single storey g but double decker a

CosiFanTutte's picture

Could anybody please explain to me why helvetica has a double storey a but single storey g? I am sure there are other typefaces that might do this but helvetica is so widely used I wondered why it is like that. I have been trying to find out the whole storey (!) of the lower case a and g as they seem to be the only two letters that have a commonly accepted alternate that all english readers recognise without problem, and maybe without even noticing. Thank you.

dezcom's picture

Cosi,

That was the norm for sans at the time. See AG and Univers.

ChrisL

PS: are you only a Cosi fan or do you also like the other Mozart operas?

http://typophile.com/node/5052

Nick Shinn's picture

In scripts, there are a huge number of commonly accepted alternate forms that English readers recognize "without even noticing".

ben_archer's picture

My old 1958 Encyclopedia of Typefaces says that grotesks that follow the German or continental model use a single storey 'g' while grotesques that follow the traditional English pattern use a double storey 'g'. This difference is the basis of grotesque (double storey) and neo-grotesque (single storey) as separate classifications (see the BS:2961 in the back of Rookledges Typefinder). The double storey version is older - essentially 19th century, rather than mid-20th century.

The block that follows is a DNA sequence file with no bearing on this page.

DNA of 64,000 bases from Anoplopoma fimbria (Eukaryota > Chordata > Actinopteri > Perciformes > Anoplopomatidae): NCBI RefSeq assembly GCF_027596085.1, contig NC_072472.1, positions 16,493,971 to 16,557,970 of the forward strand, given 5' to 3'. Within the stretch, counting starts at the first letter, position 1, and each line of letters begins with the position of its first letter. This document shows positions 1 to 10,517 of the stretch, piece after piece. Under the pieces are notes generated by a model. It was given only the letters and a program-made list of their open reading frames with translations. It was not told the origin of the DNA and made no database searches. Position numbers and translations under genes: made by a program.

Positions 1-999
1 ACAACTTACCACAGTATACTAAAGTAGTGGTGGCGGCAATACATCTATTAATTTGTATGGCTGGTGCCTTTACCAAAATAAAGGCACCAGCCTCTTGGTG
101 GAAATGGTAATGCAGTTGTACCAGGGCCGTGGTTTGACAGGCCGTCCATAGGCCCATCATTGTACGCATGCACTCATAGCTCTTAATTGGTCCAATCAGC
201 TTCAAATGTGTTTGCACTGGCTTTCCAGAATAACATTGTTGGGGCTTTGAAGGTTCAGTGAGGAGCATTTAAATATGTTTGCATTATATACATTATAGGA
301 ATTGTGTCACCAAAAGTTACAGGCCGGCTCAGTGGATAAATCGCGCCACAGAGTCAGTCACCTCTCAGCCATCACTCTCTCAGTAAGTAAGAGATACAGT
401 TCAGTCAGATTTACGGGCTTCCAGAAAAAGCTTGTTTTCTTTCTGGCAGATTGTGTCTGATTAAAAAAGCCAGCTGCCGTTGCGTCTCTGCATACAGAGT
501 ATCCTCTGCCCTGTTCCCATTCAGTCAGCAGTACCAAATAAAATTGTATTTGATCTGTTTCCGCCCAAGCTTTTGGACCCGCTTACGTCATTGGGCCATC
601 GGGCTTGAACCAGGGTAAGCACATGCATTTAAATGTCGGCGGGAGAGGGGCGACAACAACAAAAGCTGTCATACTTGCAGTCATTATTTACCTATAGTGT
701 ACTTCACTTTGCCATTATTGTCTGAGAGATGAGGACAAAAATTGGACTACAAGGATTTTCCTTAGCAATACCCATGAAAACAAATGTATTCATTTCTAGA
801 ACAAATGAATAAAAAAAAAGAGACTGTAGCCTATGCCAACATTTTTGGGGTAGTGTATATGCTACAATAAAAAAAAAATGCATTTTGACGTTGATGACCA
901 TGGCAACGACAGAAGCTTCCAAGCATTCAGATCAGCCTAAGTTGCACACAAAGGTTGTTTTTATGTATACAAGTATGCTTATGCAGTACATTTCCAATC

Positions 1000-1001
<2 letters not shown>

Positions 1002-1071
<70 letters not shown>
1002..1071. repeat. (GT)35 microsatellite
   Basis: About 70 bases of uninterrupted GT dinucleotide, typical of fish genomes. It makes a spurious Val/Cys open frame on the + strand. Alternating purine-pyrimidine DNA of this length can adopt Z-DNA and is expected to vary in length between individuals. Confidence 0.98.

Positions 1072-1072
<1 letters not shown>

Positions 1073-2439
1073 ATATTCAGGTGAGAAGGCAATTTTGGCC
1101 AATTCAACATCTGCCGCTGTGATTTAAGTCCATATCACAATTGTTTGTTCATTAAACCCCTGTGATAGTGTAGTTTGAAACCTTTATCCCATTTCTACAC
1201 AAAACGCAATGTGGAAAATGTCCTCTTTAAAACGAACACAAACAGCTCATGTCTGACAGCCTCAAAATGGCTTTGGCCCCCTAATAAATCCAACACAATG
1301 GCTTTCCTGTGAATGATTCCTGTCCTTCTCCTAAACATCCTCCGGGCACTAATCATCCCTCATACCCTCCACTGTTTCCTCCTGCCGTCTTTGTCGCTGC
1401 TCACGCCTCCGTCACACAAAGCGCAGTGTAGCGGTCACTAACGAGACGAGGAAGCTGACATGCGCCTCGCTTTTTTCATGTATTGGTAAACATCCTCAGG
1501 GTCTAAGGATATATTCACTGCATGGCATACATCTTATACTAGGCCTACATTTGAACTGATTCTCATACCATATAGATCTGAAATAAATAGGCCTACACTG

Yes its true that AG set the norm for German grotesks (see also Venus, Folio, Reform Grotesk et al) but I have also seen that variant of AG that includes a single storey 'a'...

CosiFanTutte's picture

Thank you so much for your help. I didn't know about the continental vs English aspect. I have followed the single storeys from script to italic type and through to more general use via modernist faces and am starting to look at use as infant forms for children's books although why that began I don't know.

p.s Dezcom, sorry to disappoint, I know very little about opera, I like some snippets. The Cosi comes from an old college project, I quite liked the sentiment behind the phrase, it always provokes discussion.

dezcom's picture

"...starting to look at use as infant forms for children’s books although why that began I don’t know."

I think it is because they try to model the hand writing forms of a and g that they are taught?

ChrisL

CosiFanTutte's picture

Hi, yes I believe you are right about following handwriting forms into print but some research does suggest the double deckers are better for letter differentiation. I guess familiarity has a strong link to recognition too which is perhaps why the two forms have happily co-existed.

William Berkson's picture

I believe the one story g and two story a are an influence of black letter on Akzidenz Grotesque. The black letters seem to always have a more or less one story g (a hair line closes it), and often a two story a. The English Johnston, with Underground and the American Benton, with Franklin, did the two story g because of no blackletter influence.

hrant's picture

> My old 1958 Encyclopedia of Typefaces says that ...

Interesting distinction.

hhp

John Hudson's picture

I believe the one story g and two story a are an influence of black letter on Akzidenz Grotesque.

That makes a lot of sense.

Dan Weaver's picture

The idea was to make anial retentive types crazy. That was the whole idea behind Helvetica. I know Cris and Norbert will kill me on this joke

paul d hunt's picture

anal retentive types don't like being called "anial"... i should know >^P

dezcom's picture

What about finial retentives? :-)

ChrisL

cerulean's picture

They're a pain in the ascender. :=}

dezcom's picture

I'll bet that gets a rise out of them :-)

ChrisL

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